How Congress Can Unleash Americans’ Generosity to Tackle COVID-19


Americans
are extraordinarily generous, especially during times of crisis. One of the
best ways government can tackle the coronavirus crisis is to let Americans give
more of their own money directly to charities. This capitalizes on the fact
that humanitarianism is going
local
to be more effective.

Travel
restrictions and shutdowns worldwide are creating secondary victims of the COVID-19
pandemic. While intense focus is on governments to come to the rescue, little
platoons of charities quickly got on the ground to help hidden, unconnected,
and unemployed people directly with aid, medical support, and compassion.

Charities
are oftentimes the first ones on the scene during times of crisis, and the last
ones to leave.

Their
commitment to relationships provides the foundation for encouraging people to
adopt critical behavior changes–such as social distancing and handwashing–and
cope with the consequences of isolation and loss of income.

Faith-based
charities, both global and domestic, usually work through already existing
local networks of communities that are lifelines to those who otherwise may get
lost in the clamor. These local networks are critical during this time of
global travel restrictions, when flying to hot spots is not realistic. The
coronavirus has turned crisis response into a local mandate.

Many
faith-based groups rely mainly, if not solely, on their faith communities for
donations. Charities oftentimes are manned heavily by volunteers. We know how
to get more done with less money. We have to be nimble to survive.

Our
groups could be doing more to help the unemployed, ill, and marginalized if
government limits on charitable donations were eased up.

Americans
want to help the helpers. Here are a few ways Congress can help.

First,
increase the $300 above-the-line charitable deduction.  The U.S. government thereby enlists the help
of ordinary Americans who can identify, and indeed already have identified,
effective partners throughout the U.S. and around the world.

Next,
the consequences of the coronavirus shutdown will last longer than 2020. So
should the temporary suspension of adjusted gross income limitations and
temporary universal charitable deductions.

As
the Evangelical Council for Financial Accountability notes:
“Continuing these important incentives would encourage all Americans to give
more as communities work through the after-effects of the pandemic and address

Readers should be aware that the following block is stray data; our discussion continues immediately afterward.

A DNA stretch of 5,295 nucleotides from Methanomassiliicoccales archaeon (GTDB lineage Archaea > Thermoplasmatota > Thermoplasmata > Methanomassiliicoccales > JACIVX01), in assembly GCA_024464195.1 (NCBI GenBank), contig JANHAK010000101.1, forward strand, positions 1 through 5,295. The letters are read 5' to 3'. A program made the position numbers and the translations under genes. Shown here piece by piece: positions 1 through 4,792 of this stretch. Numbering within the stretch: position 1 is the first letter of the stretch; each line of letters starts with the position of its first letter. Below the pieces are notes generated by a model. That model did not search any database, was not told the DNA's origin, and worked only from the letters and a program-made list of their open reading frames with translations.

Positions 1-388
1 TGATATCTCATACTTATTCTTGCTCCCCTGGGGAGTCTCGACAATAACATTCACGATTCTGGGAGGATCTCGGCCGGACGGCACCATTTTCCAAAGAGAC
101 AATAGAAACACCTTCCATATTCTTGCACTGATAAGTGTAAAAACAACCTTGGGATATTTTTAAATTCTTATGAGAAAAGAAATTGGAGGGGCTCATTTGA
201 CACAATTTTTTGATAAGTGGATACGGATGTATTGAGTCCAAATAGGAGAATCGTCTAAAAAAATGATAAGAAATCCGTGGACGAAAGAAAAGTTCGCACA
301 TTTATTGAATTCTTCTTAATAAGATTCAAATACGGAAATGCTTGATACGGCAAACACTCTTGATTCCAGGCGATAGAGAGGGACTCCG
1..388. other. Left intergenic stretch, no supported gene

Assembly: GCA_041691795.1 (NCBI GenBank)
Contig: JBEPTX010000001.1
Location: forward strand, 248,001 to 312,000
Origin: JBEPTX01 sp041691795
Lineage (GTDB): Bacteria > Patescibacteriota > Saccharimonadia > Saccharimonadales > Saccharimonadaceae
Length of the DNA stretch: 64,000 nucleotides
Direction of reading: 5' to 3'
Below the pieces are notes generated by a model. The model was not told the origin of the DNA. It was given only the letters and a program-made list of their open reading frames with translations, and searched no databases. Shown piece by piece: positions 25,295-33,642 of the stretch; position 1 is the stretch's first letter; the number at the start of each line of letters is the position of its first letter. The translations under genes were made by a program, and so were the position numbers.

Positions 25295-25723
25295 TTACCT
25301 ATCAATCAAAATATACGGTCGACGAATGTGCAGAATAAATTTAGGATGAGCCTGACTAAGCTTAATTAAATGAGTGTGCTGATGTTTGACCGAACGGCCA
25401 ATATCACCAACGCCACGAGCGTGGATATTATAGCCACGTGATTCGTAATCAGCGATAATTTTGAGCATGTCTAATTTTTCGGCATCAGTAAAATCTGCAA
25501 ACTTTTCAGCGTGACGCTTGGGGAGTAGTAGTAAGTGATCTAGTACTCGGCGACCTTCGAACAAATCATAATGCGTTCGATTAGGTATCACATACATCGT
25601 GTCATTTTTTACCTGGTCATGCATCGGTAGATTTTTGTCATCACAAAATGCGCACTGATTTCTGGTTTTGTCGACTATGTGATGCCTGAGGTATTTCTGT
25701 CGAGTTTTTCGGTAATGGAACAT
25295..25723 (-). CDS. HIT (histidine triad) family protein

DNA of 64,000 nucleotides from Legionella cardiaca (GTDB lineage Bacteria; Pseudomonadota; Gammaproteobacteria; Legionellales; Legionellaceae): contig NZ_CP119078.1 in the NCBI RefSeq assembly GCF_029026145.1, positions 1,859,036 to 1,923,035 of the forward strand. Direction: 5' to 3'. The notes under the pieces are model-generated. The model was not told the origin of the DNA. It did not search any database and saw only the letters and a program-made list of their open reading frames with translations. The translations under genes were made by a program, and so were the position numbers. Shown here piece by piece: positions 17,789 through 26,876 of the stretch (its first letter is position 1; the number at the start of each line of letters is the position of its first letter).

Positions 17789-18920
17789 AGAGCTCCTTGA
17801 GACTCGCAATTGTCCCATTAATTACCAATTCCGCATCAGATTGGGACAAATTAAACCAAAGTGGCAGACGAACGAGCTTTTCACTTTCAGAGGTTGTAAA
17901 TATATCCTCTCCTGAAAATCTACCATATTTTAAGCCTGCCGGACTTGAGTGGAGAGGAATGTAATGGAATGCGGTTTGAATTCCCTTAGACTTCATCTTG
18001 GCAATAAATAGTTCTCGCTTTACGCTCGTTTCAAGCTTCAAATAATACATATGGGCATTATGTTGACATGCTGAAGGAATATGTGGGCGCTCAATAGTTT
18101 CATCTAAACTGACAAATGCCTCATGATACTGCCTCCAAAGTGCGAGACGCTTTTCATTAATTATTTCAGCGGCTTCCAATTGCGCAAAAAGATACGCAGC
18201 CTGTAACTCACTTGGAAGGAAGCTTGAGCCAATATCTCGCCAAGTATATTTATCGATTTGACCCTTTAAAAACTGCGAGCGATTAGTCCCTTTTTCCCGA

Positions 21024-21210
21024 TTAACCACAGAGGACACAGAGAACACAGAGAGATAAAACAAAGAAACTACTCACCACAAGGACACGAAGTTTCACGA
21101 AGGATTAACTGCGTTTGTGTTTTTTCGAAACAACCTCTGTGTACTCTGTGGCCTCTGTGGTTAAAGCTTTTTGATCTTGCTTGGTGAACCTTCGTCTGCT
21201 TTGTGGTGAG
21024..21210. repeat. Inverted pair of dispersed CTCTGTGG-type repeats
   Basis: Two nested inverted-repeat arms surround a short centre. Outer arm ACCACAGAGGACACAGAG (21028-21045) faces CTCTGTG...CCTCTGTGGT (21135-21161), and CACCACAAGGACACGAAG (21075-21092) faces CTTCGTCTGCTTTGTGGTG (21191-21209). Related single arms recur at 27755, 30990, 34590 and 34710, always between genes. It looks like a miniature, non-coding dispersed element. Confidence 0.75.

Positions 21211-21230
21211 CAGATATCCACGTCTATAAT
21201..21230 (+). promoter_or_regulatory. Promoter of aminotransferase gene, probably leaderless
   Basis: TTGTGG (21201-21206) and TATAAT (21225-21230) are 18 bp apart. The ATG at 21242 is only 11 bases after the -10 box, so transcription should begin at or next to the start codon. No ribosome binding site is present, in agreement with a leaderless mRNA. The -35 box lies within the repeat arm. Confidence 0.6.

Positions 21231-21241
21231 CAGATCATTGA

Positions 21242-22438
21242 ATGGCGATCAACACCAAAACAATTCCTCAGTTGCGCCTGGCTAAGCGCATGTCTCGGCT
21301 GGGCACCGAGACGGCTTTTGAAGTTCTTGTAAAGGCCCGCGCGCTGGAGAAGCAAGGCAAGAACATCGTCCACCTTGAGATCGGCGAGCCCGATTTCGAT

continued needs.”

Also,
the government would encourage more giving by allowing donors to deduct gifts
to donor-advised funds under the temporary suspension of the adjusted gross
income provision.

The
U.S. Agency for International Development is actively working with large
faith-based organizations. But insiders tell us there is little incentive for
local USAID officials to give grants to small organizations on the ground–even
highly effective ones with stellar track records–-that lack the overhead and
manpower to comply with burdensome requirements.

This
is why the Trump administration has sought to identify new partners on the
ground and make it easier for small faith-based organizations, and first-time
partners, to apply for funds.

The
administration also has aimed to include
more women and women-led organizations
in humanitarian relief. When aid
makes it directly to women, it makes it to children, families, and the neediest
in the communities.

Yet
bureaucratic inertia and red tape are hard to overcome. Provisions in the new relief
package should recognize the twin aim of empowering
female leaders
and local organizations. Those provisions can help induce
USAID to redouble efforts to identify them and get them aboard. In the
meantime, Congress can unleash the power of individual American donors to
empower these vital networks.

Lockdowns
and stay-at-home orders have shown all of us how Americans benefit when individuals
everywhere pitch in to stem the spread of the virus.

Charities
are busy right now providing care packages of food, soap, and medicines, and spreading
the message of good hygiene and social distancing to the most vulnerable in
hard-to-reach places. But with the economic challenges, will these charities
survive when the next wave of this (or another) virus hits?

Congress
can help make sure they are. Lawmakers can multiply their efforts to conquer
the COVID-19 pandemic by freeing Americans to give to the charity of their
choice and prevailing upon USAID to partner
with
small yet effective and reputable faith-based organizations.





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